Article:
Field Notes: Slowing Down to Get Ahead

Field Notes: Slowing Down to Get Ahead

I think I can, I think I can, I think I can…”

You might recognize this little motivational one-liner from the children’s tale, The Little Engine That Could. In case you forgot (or if you have kids, a quick recap) the Little Engine That Could is about a youthful train engine that volunteers to tow a larger train over a hill (a seemingly insurmountable task—but hey, with a positive attitude and a supporting cast of musically-inclined endangered animals, I’d be optimistic, too). A few chugs and a little chant later, that tiny train is lugging his bulkier counterpart up and over the intimidating hill. Pretty simple, right? Maybe not.

Starting a small business, like climbing that hill is no easy task. Just ask any entrepreneur—if you can catch one in a rare free moment—about how one little train goes about towing the proverbial weight of an economic crisis, barriers to entry and fierce market competition in its wake over a hill.  For many, it takes more than singing panda bears and a catchy mantra to reach the summit.
So, in true entrepreneurial spirit, energy drinks were invented.  Smile.
These little heart-attacks-in-a-bottle seem to be the natural ally in a culture that insists a faster paced and technology-infused lifestyle. In fact, in a recent Morgan Stanley industry report, the market for energy drinks has shown strong and sustained growth. In a year-over-year comparison, Red Bull (up 15%) and Rockstar (up 30%) led the pack in this new industry niche. They’re even trumping well-known soda market competitors like Coke and Pepsi.
Energy drinks like 5-Hour Energy are marketed directly at office workers and small business owners. “You know what 2:30 in the afternoon feels like, right?”- a handsome spokesman asks in a recent 5-Hour Energy drink commercial, sporting a tie and a smirk as his co-workers yawn and nod-off at their desks around him. “Groggy?” He says. “Sluggish?” 5-Hour Energy is the end-all solution for “when you gotta get stuff done.”
We live in a culture that is perfectly poised to embrace a product like 5-Hour Energy drinks—and entrepreneurs in particular surely feel the effects of this performance enhanced lifestyle in their 80-hour workweeks. Energy drinks are a capitalistic nudge—a nice tail-wind for these little engines that could.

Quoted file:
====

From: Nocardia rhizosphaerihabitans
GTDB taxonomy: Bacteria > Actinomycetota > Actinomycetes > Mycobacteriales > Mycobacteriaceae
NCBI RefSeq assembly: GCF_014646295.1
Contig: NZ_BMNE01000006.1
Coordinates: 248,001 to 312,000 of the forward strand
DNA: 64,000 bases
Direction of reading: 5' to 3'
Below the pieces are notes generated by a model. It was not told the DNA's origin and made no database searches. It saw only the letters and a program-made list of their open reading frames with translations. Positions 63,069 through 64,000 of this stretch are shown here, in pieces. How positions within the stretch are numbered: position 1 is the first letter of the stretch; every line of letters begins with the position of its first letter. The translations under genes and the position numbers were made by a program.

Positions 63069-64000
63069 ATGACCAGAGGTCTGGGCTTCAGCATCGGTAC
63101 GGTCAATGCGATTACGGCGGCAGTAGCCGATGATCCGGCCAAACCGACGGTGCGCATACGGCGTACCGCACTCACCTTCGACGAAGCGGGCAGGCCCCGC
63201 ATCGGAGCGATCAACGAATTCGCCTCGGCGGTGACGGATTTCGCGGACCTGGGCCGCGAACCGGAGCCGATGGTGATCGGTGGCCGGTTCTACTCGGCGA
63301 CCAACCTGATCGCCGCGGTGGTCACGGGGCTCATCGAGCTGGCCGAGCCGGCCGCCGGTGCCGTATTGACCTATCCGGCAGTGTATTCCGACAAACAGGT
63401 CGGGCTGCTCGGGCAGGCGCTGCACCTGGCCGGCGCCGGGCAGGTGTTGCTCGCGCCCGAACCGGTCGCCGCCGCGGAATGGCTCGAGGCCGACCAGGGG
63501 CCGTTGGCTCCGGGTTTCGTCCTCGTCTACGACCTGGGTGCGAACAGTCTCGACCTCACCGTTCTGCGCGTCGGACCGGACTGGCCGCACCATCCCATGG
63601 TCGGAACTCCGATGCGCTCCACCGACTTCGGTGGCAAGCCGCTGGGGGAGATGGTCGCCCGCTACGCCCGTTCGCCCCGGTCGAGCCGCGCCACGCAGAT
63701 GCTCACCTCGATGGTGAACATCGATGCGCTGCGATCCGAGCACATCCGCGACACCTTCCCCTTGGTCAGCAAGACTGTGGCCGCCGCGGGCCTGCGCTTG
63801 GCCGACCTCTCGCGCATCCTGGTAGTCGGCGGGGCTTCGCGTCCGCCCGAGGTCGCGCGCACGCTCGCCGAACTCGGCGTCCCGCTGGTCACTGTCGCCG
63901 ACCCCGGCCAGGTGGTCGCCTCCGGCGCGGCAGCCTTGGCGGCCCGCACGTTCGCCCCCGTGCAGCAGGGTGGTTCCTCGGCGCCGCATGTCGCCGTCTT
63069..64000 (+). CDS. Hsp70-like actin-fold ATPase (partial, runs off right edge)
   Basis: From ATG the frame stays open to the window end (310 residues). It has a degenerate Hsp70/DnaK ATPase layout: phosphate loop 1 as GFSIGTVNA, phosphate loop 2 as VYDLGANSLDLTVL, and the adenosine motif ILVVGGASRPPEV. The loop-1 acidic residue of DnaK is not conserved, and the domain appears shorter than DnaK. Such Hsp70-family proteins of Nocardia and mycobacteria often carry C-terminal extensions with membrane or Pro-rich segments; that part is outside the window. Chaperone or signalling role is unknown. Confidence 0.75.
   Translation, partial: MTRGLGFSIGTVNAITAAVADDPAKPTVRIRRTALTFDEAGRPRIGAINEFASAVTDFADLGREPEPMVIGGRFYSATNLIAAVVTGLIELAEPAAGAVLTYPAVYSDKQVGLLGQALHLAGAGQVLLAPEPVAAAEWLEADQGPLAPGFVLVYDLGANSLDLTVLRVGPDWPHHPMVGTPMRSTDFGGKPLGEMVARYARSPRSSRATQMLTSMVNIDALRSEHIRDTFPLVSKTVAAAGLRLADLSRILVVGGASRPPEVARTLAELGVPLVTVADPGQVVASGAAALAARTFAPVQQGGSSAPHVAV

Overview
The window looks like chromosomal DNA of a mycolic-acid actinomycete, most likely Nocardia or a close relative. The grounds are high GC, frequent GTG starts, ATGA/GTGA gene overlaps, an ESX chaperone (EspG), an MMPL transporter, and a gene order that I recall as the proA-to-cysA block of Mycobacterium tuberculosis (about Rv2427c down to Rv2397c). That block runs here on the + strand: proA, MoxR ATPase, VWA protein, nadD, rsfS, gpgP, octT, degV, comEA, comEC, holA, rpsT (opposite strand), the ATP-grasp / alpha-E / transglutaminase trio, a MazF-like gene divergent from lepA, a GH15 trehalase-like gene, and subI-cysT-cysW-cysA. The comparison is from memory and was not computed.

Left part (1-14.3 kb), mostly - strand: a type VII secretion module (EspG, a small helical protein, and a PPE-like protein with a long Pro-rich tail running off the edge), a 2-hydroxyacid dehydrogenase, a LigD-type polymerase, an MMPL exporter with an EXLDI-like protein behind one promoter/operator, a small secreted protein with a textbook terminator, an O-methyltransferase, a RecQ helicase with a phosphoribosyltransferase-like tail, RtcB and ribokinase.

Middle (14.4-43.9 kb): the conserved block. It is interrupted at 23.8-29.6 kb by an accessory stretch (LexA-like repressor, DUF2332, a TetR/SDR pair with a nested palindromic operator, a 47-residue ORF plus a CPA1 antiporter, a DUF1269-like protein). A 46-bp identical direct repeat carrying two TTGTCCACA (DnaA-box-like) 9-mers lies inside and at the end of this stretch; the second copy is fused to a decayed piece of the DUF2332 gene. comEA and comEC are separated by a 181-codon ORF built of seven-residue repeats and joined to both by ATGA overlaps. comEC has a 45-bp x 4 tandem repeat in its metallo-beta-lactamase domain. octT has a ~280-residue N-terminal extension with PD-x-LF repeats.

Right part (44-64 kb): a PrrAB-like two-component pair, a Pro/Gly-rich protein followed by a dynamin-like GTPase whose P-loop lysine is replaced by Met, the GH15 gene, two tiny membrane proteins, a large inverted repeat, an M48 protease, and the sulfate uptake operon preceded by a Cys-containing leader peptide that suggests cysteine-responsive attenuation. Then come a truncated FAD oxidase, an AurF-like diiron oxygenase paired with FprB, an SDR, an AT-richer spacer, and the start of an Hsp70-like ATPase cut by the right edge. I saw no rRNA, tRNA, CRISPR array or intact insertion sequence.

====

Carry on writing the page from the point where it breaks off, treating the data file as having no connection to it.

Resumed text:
The ying to the kick-start yang is the emergence of new relaxation beverages. Listed as one of the Top 11 Hottest Businesses to start in 2012 by IBISworld (a Los Angeles-based publisher of industry research), relaxation beverages are the baby of what I like to call the “liquid solution” industry. While my generation of entrepreneurs bellied up to the bar for micro-brews and local wineries, the younger crowd has glommed on to their own version of happy hour and bonfires.
IBISworld predicts rapid growth for the relaxation beverage market: 24.8% annually, the largest 5-year revenue growth of the industries included in the study. In 2011, these drinks had a profit margin of 6.8%, and they’re promoted with names like Dream Water and iChill.
Relaxation beverages target the crazy-busy entrepreneur. Staying awake and alert throughout the day is no longer the problem—now, we can’t sleep. According to the Daily Muse, one of the three “Bad Habits of Entrepreneurs” is over-commitment. The article states, “we [entrepreneurs] accept all the work that comes our way instead of the work we want,” the effects of which include “checking email [just] one more time before going to bed (only to lose sleep thinking about whatever we’ve read).” However, it seems this may soon be a thing of the past. With relaxation beverages, you can still check that e-mail before going to bed, but instead of fretting horizontally for the next three hours, you can sip a little Dream Water and drift off easily and painlessly into a healthy night’s slumber.
Hmmm. That’s what they told us about a glass of Chardonney.

Maureen Collins-Williams is Director of Entrepreneurship Outreach at University
of Northern Iowa

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